MHC class I receptors on NK cells
MHC class I receptors on NK cells can be either inhibitory or activating. The inhibitory receptors for MHC class I regulate NK cell function by generating a tonic inhibitory signal as hypothesized in the "missing-self" model (Ljunggren and Karre, 1990). The role of the activating receptors for MHC class I appears less clear, but genetic studies have implicated them in recognition of virally infected cells.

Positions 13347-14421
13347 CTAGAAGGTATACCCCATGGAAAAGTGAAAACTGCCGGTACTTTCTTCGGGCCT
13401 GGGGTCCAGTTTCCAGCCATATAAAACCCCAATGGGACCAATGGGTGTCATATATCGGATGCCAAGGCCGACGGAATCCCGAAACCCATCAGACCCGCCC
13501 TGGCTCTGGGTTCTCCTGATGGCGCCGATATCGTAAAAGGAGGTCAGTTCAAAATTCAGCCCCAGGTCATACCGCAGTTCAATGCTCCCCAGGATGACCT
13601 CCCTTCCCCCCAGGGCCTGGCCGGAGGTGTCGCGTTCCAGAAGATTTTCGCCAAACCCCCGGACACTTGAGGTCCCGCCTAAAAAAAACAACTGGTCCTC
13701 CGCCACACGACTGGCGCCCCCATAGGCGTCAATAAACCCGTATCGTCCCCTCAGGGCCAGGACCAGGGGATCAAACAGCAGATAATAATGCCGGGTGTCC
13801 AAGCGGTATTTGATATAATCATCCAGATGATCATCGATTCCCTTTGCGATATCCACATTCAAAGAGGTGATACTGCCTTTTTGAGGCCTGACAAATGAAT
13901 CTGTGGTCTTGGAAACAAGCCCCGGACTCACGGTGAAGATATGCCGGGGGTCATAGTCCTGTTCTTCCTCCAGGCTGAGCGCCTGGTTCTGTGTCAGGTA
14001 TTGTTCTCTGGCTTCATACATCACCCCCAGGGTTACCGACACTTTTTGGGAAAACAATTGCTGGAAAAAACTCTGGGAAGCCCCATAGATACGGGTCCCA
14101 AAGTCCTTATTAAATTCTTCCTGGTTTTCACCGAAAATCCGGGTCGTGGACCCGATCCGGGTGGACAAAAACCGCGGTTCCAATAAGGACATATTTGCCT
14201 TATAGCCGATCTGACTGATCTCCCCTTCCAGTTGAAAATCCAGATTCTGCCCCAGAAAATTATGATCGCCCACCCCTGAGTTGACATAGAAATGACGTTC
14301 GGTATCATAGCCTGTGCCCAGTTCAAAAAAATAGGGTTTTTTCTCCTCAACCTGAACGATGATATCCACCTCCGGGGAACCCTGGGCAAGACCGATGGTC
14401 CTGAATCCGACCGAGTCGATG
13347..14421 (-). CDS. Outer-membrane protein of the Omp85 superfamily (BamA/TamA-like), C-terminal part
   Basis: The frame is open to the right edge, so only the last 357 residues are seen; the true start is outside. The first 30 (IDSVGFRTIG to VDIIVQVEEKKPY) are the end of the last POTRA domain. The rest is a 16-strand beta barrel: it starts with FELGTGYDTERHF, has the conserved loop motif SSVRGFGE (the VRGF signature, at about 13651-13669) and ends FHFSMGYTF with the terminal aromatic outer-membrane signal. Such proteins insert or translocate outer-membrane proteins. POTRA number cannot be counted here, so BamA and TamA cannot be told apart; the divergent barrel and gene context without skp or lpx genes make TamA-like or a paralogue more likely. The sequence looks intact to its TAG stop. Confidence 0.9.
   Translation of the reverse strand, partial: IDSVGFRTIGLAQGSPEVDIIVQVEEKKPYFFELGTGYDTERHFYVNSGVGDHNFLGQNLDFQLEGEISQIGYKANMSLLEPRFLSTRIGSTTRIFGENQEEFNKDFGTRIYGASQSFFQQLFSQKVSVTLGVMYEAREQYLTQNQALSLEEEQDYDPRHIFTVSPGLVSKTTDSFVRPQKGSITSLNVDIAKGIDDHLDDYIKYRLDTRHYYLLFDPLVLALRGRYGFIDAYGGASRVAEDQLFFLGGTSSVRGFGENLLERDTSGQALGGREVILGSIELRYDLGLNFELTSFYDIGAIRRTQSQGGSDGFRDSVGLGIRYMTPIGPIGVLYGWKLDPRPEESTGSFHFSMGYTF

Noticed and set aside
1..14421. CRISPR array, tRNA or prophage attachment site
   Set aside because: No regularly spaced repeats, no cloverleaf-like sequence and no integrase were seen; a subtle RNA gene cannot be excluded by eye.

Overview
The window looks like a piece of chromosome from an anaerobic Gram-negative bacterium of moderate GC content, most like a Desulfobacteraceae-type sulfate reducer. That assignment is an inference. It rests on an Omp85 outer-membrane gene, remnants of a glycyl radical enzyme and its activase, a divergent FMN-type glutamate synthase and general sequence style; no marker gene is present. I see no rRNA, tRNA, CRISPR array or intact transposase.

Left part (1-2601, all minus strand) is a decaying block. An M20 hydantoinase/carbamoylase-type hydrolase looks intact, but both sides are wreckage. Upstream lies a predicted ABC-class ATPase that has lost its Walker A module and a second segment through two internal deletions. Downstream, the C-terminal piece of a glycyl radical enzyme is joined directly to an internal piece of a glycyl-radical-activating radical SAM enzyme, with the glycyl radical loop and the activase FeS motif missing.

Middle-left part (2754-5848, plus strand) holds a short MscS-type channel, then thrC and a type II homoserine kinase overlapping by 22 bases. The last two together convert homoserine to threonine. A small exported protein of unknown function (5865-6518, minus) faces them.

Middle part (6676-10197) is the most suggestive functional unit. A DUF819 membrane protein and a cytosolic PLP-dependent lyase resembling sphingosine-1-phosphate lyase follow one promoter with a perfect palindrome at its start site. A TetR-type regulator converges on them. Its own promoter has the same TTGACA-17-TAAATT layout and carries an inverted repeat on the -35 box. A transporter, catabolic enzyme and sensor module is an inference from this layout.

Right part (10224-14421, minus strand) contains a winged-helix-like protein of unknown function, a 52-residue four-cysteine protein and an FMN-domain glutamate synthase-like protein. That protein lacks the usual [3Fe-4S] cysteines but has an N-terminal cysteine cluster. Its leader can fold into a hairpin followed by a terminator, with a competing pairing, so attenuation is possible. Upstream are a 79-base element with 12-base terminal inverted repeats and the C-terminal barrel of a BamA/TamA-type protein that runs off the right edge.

Several inhibitory receptors have been identified, but there are two main families involved in NK regulation by MHC class I: the Killer cell Immunoglobulin-like Receptors (KIR) and the C-type lectin-like CD94/NKG2A heterodimers. KIR interact with the classical MHC class Ia (HLA-A, -B and -C) while CD94/NKG2A recognizes the non-classical MHC class Ib, HLA-E. Both synergize and permit NK cells to sense and respond to changes in MHC class I expression. These receptors are expressed in a combinatorial fashion on NK cells to generate an NK cell repertoire. The importance of this is gradually being realised. Expression of an MHC class I inhibitory receptor appears to confer additional reactivity on these NK cells, a phenomenon originally termed "licensing" (Kim et al., 2005). Thus NK cells without inhibitory receptors for MHC class I are thought to be relatively hypofunctional, although in specific scenarios, these cells can become important for viral eradication as shown by studies in murine CMV infection (Orr et al., 2010). Furthermore in disease states in which a specific inhibitory receptor may be beneficial, such as KIR2DL3 in hepatitis C virus infection, then individuals with more beneficial repertoires may be more likely to clear infection (Alter et al., 2010).